There are some books that haunt you as soon as you see them. That’s what happened to me with Do Androids Dream Of Electric Sheep? The title itself, a question, started to haunt me, giving me psychedelic images of possibilities, before I even picked the book up.
It’s written by amazingly creative Philip K Dick, an Amreekan author. It’s a classic now (it was written in an era long, long ago: 1968) and has been reprinted and republished and torrented billions of times.The book leaves you with many other questions. Questions on what’s real, what’s a droid, and how do you live in a world where both these boundaries are increasingly getting blurred. It’s a rather short novel, a mere 200 pages but it leaves a mark on you. I hogged through the book, hungrily lapping it up, saddened when it ended. My life emptied as if I’d just had a breakup. Like someone addicted, I found the Hollywood version, then read about fan posts on Reddit, or where ever. In other words, it took me months to get out of the hauntedness of the book. It’s title however, still sends me in a freeze, wondering about creative possibilities.
I still think about the bots around me, about their feelings, and about their dreams. I wonder what kind of images flash in their head when I’m not around, or when I’m abusing them by clicking, ticking, swiping, wiping, throwing them. What do cellphones and laptops, televisions and fitness bracelets dream of? And all this just because of the title. So when I came across this art project by Google Research, I was astounded. They’d visualised what I’d been imagining all this while. Their image recognition software, which can detect, analyze and auto-caption images, simulates the human brain. In a process they’re calling “inceptionism,” Google engineers went on to see what this fake brain dreams of. It’s happening, screamed my brain. (Read what Google Researchers are doing).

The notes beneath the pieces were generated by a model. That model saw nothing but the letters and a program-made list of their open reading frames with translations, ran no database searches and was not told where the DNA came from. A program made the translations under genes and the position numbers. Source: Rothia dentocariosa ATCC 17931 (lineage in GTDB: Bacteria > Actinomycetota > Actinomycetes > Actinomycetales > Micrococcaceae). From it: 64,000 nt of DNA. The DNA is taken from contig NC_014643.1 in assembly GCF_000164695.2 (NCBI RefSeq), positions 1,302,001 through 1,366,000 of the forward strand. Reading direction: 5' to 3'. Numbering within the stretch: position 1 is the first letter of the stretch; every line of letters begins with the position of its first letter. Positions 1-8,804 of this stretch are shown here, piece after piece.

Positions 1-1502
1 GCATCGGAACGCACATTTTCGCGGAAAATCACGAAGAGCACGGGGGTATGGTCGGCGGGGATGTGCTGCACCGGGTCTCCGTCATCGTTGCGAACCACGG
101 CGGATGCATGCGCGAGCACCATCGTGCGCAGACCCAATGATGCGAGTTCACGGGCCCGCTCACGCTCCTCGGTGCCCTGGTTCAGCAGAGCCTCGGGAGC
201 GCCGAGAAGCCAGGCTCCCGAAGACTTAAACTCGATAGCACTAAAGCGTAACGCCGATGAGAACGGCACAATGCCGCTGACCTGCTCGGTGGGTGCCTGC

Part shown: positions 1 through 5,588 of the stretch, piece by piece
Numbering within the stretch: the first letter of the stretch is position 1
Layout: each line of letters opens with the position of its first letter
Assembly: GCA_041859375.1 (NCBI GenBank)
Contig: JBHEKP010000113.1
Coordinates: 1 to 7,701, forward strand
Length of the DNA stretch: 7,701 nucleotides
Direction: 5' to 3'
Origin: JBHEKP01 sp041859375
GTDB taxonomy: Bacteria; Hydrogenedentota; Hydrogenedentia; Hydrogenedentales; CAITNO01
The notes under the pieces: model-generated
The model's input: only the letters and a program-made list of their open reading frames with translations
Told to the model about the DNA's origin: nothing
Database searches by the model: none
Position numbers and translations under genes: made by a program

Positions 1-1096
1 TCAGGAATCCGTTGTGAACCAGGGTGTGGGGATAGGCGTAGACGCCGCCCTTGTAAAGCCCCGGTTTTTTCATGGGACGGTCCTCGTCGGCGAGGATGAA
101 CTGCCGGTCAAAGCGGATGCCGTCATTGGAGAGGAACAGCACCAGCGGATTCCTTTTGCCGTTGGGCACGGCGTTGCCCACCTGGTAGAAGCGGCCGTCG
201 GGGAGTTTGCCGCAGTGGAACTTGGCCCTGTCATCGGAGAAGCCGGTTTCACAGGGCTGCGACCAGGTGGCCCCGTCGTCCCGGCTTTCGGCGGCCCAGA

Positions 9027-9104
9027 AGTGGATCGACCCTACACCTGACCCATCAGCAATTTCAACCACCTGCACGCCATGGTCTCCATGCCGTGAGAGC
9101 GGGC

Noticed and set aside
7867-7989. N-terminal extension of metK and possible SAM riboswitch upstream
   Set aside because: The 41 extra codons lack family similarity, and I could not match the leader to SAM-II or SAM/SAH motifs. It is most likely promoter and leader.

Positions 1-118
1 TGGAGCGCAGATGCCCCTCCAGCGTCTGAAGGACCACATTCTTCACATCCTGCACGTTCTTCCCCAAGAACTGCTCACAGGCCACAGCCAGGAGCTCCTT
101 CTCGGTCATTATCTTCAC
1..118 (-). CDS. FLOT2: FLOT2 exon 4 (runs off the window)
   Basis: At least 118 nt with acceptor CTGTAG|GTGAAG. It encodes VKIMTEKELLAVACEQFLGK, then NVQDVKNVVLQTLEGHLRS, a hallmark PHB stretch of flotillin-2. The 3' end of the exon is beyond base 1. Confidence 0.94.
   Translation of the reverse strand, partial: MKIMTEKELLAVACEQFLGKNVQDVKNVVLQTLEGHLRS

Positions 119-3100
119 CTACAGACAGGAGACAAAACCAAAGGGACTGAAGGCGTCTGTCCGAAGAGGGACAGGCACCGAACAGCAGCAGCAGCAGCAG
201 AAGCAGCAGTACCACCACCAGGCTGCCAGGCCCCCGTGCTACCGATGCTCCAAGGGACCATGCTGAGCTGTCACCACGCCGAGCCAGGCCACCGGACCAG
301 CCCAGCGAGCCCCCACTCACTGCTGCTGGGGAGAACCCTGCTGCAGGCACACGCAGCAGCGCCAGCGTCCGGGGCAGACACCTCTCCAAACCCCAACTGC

And then I came across another art project, inspired by the Google one on Twitch.tv, a site I’m getting increasingly addicted to. Made by a couple of PhD students from Ghent University in Belgium, this project livestreams what a AI hallucinates. You can tell it what to dream about by messaging on the forum (pineapple, dragons, throne, spider web, anything) and it shows in the stream in a bit. I spent a whole day with a window of this awesomeness open on my screen, spellbound, in love, gasping for breath, for possibilities. So I had to share some craziness with you all. Go on, sink your time. Be goggled.
Someday, I will write a science fiction about these dreams. Someday.